top of page

Metoidioplasty (Meta)

Metoidioplasty is considered a good option for patients who want male external genitalia without the risks associated with phalloplasty. Patients wanting metoidioplasty generally accept a small phallus. 


PREOP REQUIREMENTS for metoidioplasty include:

  • Three letters (2 from mental health professionals, 1 from a hormone provider or primary care doctor).
  • Overall good health.
  • No smoking, nicotine use, or inhalational products (including vaping, marijuana, and 2nd hand smoke) around 3 months before and after surgery (ideally 6 months before and after surgery). This includes chewing tobacco and nicotine free inhalational products. Use of these products can cause about a 5-fold increase in complications. Use within this 3-6 month window before surgery may prompt rescheduling of the surgery to a later time when then the patient has reliably stopped smoking.
  • Perioperative assistance (friends, family, or hired clinical help).
  • No hanging mons/pannus​ (lower abdomen adipose and skin).
  • The ideal anatomy for meta: favorable native phallus response to hormone treatment, minimal surrounding tissue, plentiful minora tissue.
  • Hysterectomy may be done at the same time if not done prior. However, we strongly recommend getting hysterectomy done separately and about 3 months prior to metoidioplasty for patients wanting vaginectomy. Getting hysterectomy done simultaneously--although convenient--makes it technically more difficult to perform the vaginectomy portion of the procedure and may increase risk of serious complications.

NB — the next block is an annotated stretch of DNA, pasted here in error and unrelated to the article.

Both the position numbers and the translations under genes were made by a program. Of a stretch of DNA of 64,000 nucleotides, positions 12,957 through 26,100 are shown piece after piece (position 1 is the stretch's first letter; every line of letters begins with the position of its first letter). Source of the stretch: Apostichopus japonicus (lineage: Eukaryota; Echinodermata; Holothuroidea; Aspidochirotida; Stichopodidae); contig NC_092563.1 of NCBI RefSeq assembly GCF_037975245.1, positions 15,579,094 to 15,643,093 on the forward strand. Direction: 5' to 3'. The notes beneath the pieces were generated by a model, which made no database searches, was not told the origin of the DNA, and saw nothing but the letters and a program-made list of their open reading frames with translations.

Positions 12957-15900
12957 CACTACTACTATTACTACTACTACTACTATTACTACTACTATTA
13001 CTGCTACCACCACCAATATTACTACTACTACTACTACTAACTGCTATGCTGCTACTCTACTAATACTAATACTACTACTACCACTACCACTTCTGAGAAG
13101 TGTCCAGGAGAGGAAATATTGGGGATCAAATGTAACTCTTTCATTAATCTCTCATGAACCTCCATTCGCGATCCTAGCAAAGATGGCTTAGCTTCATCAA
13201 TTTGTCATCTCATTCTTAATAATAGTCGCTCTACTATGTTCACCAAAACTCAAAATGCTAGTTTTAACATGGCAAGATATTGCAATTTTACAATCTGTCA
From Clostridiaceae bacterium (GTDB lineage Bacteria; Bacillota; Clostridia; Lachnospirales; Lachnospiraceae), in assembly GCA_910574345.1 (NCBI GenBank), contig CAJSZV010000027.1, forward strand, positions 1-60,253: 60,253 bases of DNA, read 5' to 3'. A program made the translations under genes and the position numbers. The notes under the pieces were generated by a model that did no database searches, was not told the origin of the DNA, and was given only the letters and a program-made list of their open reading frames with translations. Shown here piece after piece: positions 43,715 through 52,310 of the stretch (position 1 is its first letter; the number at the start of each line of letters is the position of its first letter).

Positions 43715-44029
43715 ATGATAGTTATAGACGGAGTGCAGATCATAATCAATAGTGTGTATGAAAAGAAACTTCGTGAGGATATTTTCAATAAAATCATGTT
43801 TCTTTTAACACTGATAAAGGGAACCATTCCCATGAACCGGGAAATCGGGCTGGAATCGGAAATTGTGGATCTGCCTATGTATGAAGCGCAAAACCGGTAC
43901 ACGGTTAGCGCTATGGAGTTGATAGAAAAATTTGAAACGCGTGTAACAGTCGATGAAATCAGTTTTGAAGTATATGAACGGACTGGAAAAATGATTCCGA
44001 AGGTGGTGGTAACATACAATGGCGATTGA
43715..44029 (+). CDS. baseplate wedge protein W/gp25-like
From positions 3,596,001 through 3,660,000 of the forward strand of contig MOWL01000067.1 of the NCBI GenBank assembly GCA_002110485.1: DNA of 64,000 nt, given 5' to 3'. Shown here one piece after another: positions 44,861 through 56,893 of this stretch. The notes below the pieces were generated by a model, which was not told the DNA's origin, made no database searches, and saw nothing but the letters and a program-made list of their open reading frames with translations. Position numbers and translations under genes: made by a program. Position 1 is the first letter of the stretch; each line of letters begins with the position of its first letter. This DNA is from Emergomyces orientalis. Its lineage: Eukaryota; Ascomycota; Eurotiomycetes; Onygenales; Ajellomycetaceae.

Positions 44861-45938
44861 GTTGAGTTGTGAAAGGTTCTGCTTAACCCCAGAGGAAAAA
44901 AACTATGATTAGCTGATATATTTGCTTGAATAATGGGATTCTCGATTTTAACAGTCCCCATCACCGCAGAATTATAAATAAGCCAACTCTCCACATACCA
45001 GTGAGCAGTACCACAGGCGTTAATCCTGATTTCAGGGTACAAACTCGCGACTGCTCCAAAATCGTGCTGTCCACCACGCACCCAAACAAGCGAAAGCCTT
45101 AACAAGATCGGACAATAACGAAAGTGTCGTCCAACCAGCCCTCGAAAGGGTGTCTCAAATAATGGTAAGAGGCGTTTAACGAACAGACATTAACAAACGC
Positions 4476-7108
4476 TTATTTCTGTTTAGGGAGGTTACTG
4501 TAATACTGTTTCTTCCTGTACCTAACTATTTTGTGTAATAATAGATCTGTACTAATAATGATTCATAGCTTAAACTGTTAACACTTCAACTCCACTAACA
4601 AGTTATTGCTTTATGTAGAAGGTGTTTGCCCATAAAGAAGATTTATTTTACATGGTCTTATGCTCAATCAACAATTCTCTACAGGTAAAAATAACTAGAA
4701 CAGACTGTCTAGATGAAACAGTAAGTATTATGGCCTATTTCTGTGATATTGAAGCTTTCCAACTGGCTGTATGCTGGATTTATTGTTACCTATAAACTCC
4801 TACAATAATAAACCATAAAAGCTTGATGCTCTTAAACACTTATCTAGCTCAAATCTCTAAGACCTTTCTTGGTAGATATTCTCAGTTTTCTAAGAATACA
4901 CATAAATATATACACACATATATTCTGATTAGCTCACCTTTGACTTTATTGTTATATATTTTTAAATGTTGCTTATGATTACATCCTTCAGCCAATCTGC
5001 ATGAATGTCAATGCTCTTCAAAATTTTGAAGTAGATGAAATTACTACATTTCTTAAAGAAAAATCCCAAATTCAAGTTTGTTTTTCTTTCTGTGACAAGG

General information:

  • Team members: reconstructive urologist, occasional gynecologist (for hysterectomy), associated surgical and perioperative care staff

  • Duration of surgery: 4-6 hours

  • Hospital stay: less than 1 day (outpatient); patients will sometimes stay 1 night; rarely do patients require 2 or more days 

  • In town stay: 3-4 weeks on average

Reconstructive urology portion:

  • Cystoscopy, SP tube insertion: camera that looks into bladder with placement of a catheter through the lower abdomen skin.

  • Note: we use a variation of the "ring" metoidioplasty technique described by Drs. Takamatsu and Harashina.

  • Vaginectomy: removal/fulguration of the mucosa with closure of the canal.

  • Urethral lengthening: minora tissue is used to extend the urethra from where it is currently to the head of the native phallus.

  • Chordee release: the ventral tether is freed to prevent the phallus form being pulled downward. 

  • Transposition of native phallus: the phallus with urethra at the tip and all its associated nerve and blood supply is moved to a more superior location.

  • Scrotoplasty: the majora tissue is dissected free and folded into a pouch that lies more anteriorly--about 10cm away from the anus.

  • Perineal reconstruction: the perineum is the area between the anus and the back of the scrotum. This is reconstructed with inner thigh skin and neighboring genital tissue.

  • Phallus reconstruction: the excess outer minora skin is excised and then sutured in the ventral midline to create a more cylindrical phallus.

Note: This is a generalized description of the procedures, and steps vary depending on patient anatomy, medical/surgical history, and surgical goals.

GU box 12.16.18.png
bottom of page